Regardless of your approach, it is important to know what your priorities are so that you can clearly express what you want and need. Perhaps your primary goal is to maintain financial stability after your divorce or to keep control over certain assets. Alternatively, you may be focused on the best interests of your children above all else, which can pave the way for cooperation with your spouse if he or she shares the same goal. Once you have established your priorities, try to express your perspective with calm, rational, fact-based communication, as this is often more effective than emotional arguments that may only serve as reminders of pain.
As negotiations proceed, look for opportunities for compromise. Rather than trying to gain the upper hand on every issue, be open to giving ground on things that are not as important to you so that you can push harder for the things that are. By listening to your spouse and making an effort to understand his or her needs, you may even be able to arrive at solutions that benefit both of you without requiring either of you to give up more than you are comfortable with.
After the Divorce Process
After your divorce is finalized, you still have an important responsibility to follow the terms of your legally binding divorce decree or judgment. If you have been ordered to pay child support or spousal support, you should make every effort to do so on time and in the full amount. You should also honor the terms of the division of property as well as the agreements about child custody and visitation. Repeated failure to follow the terms of your divorce can create hardship for your ex, who may file a petition for enforcement that could result in legal and financial consequences for you. You may even be found in contempt of court, with possible penalties including fines and jail time.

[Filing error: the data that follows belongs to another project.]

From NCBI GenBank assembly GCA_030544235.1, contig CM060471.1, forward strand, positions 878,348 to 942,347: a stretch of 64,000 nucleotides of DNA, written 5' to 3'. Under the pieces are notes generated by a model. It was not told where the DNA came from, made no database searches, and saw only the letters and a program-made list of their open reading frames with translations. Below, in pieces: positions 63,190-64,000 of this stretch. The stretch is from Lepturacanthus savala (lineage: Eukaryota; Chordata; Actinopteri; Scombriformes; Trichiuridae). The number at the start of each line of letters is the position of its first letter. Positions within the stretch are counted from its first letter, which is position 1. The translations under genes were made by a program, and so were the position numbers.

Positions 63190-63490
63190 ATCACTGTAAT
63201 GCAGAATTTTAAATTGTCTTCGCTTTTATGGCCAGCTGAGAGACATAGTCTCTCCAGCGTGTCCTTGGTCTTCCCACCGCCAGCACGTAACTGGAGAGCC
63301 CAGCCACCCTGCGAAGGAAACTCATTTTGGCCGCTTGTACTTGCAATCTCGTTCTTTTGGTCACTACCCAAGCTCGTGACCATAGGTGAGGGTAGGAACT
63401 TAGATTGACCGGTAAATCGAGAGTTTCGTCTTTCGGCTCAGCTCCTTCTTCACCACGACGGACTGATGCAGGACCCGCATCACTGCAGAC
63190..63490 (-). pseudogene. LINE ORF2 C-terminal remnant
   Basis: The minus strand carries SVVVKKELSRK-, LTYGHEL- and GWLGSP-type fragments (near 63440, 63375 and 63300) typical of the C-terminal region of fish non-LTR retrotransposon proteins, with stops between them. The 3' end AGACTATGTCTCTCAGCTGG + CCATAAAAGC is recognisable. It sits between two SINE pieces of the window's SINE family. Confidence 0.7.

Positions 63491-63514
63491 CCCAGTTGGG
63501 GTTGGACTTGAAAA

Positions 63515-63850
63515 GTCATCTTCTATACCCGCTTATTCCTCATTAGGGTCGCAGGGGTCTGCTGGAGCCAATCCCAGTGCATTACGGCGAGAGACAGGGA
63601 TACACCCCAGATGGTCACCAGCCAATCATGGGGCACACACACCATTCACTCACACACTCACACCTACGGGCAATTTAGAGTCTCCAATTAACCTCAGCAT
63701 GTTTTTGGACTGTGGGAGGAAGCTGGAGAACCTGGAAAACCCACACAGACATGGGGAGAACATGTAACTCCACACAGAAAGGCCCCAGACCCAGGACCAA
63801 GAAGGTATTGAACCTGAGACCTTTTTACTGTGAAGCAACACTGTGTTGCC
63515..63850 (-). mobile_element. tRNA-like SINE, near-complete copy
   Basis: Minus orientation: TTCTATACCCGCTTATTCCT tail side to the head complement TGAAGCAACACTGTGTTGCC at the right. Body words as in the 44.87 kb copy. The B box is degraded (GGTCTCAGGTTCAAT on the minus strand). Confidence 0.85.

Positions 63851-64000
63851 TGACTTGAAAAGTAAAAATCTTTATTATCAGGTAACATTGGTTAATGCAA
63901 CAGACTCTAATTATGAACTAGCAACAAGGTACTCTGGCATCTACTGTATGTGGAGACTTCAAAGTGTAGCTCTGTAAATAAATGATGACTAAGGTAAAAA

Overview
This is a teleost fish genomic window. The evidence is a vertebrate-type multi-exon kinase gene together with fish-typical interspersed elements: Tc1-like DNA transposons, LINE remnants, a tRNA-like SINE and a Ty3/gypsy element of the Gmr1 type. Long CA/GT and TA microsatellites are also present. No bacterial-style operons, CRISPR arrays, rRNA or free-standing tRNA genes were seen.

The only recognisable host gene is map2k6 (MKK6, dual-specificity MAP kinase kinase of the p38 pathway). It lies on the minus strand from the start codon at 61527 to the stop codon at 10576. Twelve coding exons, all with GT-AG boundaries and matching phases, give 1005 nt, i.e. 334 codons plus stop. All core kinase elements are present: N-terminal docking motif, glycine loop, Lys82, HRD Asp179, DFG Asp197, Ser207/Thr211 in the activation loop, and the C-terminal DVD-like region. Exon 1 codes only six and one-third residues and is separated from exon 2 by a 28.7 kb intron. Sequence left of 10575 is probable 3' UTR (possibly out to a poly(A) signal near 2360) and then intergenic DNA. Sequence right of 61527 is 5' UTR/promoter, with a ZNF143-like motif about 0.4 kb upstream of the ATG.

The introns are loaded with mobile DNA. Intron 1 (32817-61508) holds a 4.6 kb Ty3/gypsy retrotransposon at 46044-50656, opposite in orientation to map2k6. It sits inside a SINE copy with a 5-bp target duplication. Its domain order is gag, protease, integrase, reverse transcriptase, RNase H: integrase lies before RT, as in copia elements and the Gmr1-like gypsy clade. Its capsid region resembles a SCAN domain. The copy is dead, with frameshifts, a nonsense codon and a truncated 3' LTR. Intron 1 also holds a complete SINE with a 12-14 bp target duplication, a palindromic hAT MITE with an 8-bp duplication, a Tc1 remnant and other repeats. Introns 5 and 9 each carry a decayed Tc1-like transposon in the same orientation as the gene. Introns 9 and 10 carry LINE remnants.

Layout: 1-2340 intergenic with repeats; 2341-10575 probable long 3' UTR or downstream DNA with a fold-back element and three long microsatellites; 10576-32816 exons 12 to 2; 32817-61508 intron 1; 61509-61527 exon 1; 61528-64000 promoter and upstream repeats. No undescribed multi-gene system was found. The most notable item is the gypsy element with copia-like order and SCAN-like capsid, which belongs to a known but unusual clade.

If you believe that the terms of your divorce decree should no longer apply due to a change in your personal or financial circumstances, you should not simply stop following them. Instead, you should take the necessary steps to pursue a modification in court to establish a more appropriate divorce order. If you have maintained constructive communication with your ex, you may even be able to agree upon a fair modification together and obtain the court’s approval, rather than engaging in a contested courtroom battle.
Divorce may not be something anyone wants to deal with, but those who fail to make a plan and take positive actions to manage the situation often do so to their own detriment. With the right strategy and behavior before, during, and after your divorce, and with the guidance of a skilled Joliet divorce attorney, you can make your divorce easier for yourself, your ex, your children, and everyone else involved.
Joel Patrick Brown was admitted to the practice of law in 2008. Joel Patrick Brown practices family law and criminal law. Most of his cases are in Will County, but also have cases in DuPage County, Grundy County, Kane County, Kendall County, and Markham and Bridgeview in Cook County. www.reederbrownlaw.com